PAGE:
It was an endeavour that started with lofty academic aims and the hope that it would be the first step in a reconciliation process after decades of violence in Northern Ireland.
Instead the confidential oral history known as the Belfast Project has now brought more volatility to the Irish peace process after its content contributed this week to the arrest of Sinn Fein leader Gerry Adams.
Mr. Adams was being questioned over allegations that he ordered the killing by the Irish Republican Army of a Belfast woman in 1972.
On Friday, a judge granted investigators of the Police Service of Northern Ireland a 48-hour extension to interrogate him.
The victim, 38-year-old Jean McConville, was wrongfully suspected by the IRA of being a British spy. She was shot in the head and her body hidden in an unmarked grave near a beach south of Belfast.
THE TREASURE ROOM
The investigation was bolstered by an unlikely source: scores of tape-recorded interviews of Irish republic and loyalist fighters, stored in a secure vault inside the Gothic-style walls of a Jesuit campus outside Boston.The recordings are part of an oral history held in the special collections of Boston College's John J. Burns Library.
They were supposed to remain confidential until the death of the interviewees, unless they wished it to be published while they were still alive.
British authorities went to court to seek access to interviews that implicated Mr. Adams.
The ensuing court records provide intriguing details about the project.
According to court affidavits, the project's audio files, transcripts and floppy disks are kept in a climate-controlled area called the Treasure Room.
The room is monitored by cameras and can be only accessed with a combination of key and security code.
Only project director Ed Moloney, Thomas Hachey, the head of Boston College’s Center for Irish Programs, and Robert O’Neill, the director of the Burns Library, have full access to the archive.
Two other academic specialists were given some of the transcripts to review, but only with coded numbers, rather than names, attached to them.
The promise of confidentialy and the location of the archives in Boston rather than Belfast or Dublin, “prompted more involvement by paramilitary
veterans than we might otherwise have expected,” Prof. Hachey explained in an affidavit.
HOW IT STARTED
The project was conceived 16 years ago, in the wake of the Good Friday Agreement, where the British and Irish governments and the major political parties in Northern Ireland signed on to a blueprint for peace.
The agreement led Paul Bew, a historian at Queen's University Belfast, to propose an oral history to preserve the memories of the decades of conflict known as The Troubles.
Lord Bew was at the time a visiting scholar at Boston College.
The researchers wanted to record the recollections of the combatants before they were dead or too old to remember clearly.
Mr. Moloney said it was important to document the experience of foot soldiers, not just leaders, to understand how ordinary people end up picking guns and setting off bombs to kill their fellow human beings.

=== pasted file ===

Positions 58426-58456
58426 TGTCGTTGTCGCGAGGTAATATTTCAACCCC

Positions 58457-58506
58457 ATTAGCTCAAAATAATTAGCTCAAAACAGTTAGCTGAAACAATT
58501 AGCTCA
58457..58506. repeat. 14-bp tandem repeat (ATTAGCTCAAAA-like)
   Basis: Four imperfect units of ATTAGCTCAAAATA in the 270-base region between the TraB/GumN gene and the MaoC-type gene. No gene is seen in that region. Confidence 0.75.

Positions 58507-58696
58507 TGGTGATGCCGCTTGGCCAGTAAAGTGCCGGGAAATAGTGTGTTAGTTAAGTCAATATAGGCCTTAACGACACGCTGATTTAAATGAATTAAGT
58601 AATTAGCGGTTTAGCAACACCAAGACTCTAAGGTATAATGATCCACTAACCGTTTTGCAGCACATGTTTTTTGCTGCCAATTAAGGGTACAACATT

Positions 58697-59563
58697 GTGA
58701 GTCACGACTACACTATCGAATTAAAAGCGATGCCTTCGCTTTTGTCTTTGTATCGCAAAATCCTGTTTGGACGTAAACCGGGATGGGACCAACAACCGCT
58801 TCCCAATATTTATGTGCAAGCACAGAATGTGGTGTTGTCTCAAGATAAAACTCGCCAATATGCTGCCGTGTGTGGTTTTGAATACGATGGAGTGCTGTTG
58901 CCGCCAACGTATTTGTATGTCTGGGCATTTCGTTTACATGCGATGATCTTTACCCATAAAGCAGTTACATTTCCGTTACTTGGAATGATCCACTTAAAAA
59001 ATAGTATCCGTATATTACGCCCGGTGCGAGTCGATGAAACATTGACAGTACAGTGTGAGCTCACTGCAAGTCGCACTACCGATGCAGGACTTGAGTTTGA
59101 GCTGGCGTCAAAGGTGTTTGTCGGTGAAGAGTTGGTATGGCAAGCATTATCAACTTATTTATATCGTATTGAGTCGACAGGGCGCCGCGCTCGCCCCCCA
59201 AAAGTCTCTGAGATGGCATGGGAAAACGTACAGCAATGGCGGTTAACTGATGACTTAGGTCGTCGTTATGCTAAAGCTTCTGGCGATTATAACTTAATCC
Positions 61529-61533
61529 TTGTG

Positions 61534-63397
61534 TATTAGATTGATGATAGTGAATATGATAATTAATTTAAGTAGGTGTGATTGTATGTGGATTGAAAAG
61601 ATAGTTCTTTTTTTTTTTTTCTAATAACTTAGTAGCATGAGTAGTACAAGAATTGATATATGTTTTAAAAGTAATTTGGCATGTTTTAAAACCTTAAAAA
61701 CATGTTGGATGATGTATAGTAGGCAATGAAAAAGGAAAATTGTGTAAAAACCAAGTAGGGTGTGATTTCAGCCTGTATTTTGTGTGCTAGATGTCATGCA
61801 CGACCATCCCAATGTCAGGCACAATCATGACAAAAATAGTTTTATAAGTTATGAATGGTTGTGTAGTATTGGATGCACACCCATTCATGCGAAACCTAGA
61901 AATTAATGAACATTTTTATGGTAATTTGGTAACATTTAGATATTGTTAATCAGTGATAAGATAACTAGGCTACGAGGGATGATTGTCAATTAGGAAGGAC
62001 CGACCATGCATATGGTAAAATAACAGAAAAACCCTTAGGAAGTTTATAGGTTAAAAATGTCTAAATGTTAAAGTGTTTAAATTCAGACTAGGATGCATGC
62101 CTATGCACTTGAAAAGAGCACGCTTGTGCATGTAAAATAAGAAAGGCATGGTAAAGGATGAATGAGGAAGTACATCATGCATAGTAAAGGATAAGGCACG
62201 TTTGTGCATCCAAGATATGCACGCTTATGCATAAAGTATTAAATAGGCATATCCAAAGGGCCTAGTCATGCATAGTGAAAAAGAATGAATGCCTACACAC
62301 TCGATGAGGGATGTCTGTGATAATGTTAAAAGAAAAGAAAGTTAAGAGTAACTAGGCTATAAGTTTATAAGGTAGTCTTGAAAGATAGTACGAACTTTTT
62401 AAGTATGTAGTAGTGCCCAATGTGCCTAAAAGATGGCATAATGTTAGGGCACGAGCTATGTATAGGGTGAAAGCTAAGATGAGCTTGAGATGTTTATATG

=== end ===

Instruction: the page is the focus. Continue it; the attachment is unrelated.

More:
“This was not a simple war of national liberation but a difficult and complex inter-community conflict superimposed upon a fight for independence,” Mr. Moloney wrote in an affidavit. “This would make the compiling of an oral history archive devoted to those who took part much more difficult but also much more important to do.”
Also, they felt that an oral history archive would be an early version of a truth reconciliation process similar to the one in post-apartheid South Africa.
Mr. Moloney noted that a key aspect of the Good Friday Agreement was that it would grant amnesty to paramilitary prisoners, which researchers felt could help unlock the IRA's code of silence.
“The effective amnesty granted to IRA and other paramilitary prisoners signaled that it was now safer to talk frankly about the conflict and what had happened than ever before,” Mr. Moloney said.
For five years, interviews were conducted, first with former republican members, then the project was expanded to include loyalists of the Ulster Volunteer Force.
One of the project's interview was Brendan Hughes. A one-time associate of Mr. Adams, Mr. Hughes was a former IRA commander in Belfast.
After his death, Mr. Moloney published in 2010 “Voices From the Grave,” a book weaving some of Mr. Hughes' interviews with those of David Ervine, a former UVF member.
The following year, the British government sent a mutual legal assistance to the United States, seeking access to all materials from interviews conducted with Mr. Hughes and with Dolours Price, a member of the Provisional IRA.
Faced with a subpoena from the U.S. Department of Justice, which was acting on behalf of the United Kingdom, Boston College released the Hughes interviews because he was already deceased.
However, the school challenged the rest of the request, citing academic independence and safety concerns.
One of the two interviewers who took audiotaped depositions was Anthony McIntyre, a scholar and former IRA member.
“It was necessary, in order to produce raw material of serious historical value, to violate the IRA’s code of secrecy. This was not a venture that I as a researcher, nor the interviewees I spoke with for my research, could approach without the strongest sense of gravitas,” said Mr. McIntyre, who conducted about 10 interviews with Ms. Price.
For security reasons, neither he nor Ms. Price kept records of the interviews and Ms. Price was not given copies of the tapes or transcripts.
Nevertheless there were death threats, after “Voices from The Graves” was published, revealing that Mr. McIntyre had interviewed Mr. Hughes.
The house and car of Mr. McIntyre's neighbours were vandalized in a case of mistaken identity.
After a lengthy court battle, the college was ordered by an appeals court to release part of 11 interviews in May 2013, a few months after Ms. Price's death.Report Typo/Error